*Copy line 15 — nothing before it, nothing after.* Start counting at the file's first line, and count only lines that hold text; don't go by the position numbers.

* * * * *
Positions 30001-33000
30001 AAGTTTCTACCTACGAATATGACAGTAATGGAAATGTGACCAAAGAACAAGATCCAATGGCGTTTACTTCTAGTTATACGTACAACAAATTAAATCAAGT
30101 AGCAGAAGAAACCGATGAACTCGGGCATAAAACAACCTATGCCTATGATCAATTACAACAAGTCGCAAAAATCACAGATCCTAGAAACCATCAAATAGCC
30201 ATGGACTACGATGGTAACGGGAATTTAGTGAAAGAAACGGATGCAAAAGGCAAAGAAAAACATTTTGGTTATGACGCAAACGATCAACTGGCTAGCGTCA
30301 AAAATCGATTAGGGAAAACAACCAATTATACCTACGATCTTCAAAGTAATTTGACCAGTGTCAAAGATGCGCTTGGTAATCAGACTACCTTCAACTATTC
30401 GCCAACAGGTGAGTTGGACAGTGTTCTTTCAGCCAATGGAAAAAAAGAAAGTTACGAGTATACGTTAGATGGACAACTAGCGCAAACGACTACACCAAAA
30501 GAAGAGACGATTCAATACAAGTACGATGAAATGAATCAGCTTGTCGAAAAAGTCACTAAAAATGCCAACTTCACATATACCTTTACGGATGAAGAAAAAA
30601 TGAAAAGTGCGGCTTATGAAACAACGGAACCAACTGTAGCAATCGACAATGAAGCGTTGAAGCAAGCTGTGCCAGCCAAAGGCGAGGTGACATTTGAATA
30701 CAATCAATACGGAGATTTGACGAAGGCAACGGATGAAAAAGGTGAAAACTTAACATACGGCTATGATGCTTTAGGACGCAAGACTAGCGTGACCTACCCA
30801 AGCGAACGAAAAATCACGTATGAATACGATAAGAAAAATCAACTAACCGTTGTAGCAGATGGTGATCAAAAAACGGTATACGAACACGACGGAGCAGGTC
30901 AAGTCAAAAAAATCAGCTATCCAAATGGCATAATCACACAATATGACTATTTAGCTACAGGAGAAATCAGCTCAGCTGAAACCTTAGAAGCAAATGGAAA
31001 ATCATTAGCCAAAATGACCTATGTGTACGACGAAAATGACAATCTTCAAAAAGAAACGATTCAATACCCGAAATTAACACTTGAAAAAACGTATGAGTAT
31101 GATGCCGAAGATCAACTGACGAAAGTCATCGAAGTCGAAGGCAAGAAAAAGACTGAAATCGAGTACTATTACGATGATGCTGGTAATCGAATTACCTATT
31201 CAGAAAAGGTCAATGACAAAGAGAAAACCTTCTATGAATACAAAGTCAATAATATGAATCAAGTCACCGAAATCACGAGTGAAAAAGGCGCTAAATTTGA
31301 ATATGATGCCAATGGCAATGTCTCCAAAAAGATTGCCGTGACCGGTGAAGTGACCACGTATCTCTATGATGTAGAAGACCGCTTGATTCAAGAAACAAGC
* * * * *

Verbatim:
31301 ATATGATGCCAATGGCAATGTCTCCAAAAAGATTGCCGTGACCGGTGAAGTGACCACGTATCTCTATGATGTAGAAGACCGCTTGATTCAAGAAACAAGC